There will be reviews that extensively praise the band for sticking to their sound and continuing that identity they have forged over onto a follow up record, there will also be reviews that slam them for staying safe and making the XX part two, not adventuring out to find a new sound. Either way, it’s unquestionable that the XX have serious talent and a sound that is very much their own. Coexist is an incredible album in so many respects and though it only refines the sound the band created four years prior and even if it’s not your cup of tea, it definitely deserves your attention for at least one listen. The band have stuck staunchly to a vision and that’s commendable in its own right. It’s refreshing to hear something so thoughtful, genuine and exciting, and to know it’s being consumed and celebrated on a mass scale is truly wonderful.
Coexist is available for streaming here and is released on September 10th via Young Turks
The long awaited Burial EP Kindred is finally with us and is now available over on the Hyperdub store to stream and purchase. What’s evident from a quick spin of the three tracks is the evolution of Bevan’s sound from his previous works. This could be attributed to collaborations with both Four Tet & Thom York, and Massive Attack last year, whose influences creep into the new tunes. It’s a thicker, polished and darker sounding EP with more presence than previous Burial tracks which have tended to verge more on the laid back side despite being full of tension and atmosphere. The latter is still present but this bolder edge works well and the latter two tracks, Loner and Ashtray Wasp stand out in particular against previous Burial tracks. It’ll be interesting to see where Will Bevan takes this sound for a full length follow up, it’s clear he’s not afraid to evolve and embrace other genres of electronic music, it’s been a long time since the brilliant Untrue and hopefully we wont be waiting too much longer…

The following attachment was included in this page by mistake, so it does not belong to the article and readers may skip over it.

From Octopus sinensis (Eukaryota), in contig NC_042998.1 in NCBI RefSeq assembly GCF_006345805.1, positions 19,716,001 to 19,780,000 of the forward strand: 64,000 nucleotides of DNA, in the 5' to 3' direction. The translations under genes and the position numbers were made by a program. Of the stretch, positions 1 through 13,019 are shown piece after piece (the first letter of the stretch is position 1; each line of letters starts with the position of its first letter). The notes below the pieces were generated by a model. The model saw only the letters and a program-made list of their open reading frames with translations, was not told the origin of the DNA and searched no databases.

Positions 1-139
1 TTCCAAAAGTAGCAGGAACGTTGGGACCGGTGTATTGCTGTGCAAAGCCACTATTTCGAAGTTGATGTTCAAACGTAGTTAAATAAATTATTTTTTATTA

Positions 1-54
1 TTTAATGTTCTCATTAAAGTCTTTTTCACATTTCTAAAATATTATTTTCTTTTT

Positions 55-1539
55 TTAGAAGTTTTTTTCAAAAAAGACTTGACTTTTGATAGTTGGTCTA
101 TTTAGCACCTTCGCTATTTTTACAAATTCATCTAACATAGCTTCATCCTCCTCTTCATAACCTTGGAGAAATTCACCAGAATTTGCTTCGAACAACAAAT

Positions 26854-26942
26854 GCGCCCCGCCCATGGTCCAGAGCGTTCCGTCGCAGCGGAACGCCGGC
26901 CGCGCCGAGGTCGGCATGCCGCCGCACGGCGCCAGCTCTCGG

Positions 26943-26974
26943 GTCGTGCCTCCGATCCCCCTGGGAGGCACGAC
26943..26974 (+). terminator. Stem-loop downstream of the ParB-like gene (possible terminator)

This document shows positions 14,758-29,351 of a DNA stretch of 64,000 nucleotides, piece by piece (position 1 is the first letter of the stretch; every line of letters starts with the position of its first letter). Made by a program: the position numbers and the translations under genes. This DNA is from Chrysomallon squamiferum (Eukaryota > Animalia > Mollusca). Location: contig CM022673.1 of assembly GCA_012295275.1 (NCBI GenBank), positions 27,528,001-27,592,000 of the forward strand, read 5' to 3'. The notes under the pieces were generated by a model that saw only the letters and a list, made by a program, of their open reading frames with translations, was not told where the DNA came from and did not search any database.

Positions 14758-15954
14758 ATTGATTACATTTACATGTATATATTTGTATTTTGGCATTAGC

Quantic has teamed up with Alice Russell for a full-length backed by the Combo Bárbaro. It’s still only January right?
The first single and album opener Look Around the Corner has made it’s way onto soundcloud and seamlessly mixes soul, blues and Columbian vibes with Alice Russell’s trademark swaggering vocal style. It’s summer distilled and nails a classic 60’s feel with warm, dusty production, live instrumentation and excellent song writing.
Quantic and Alice Russell are a pretty big deal for UK based Tru Thoughts and this marks the first time the pair will have worked together on a complete album, having collaborated only on single songs previously. Backed by Quantic’s own Combo Bárbaro this looks set to be a bright and soulful release that will land just in time for summer. Look Around The Corner is out on deluxe full-colour 10” vinyl and digital download on 20th February; the album (of the same name) follows in April. Quantic will be touring with Alice Russell in the USA, Europe and UK through from March to May.
If you enjoy this, it’s worth grabbing a copy of Quantic and his Combo Bárbaro’s excellent album Tradition In Transition.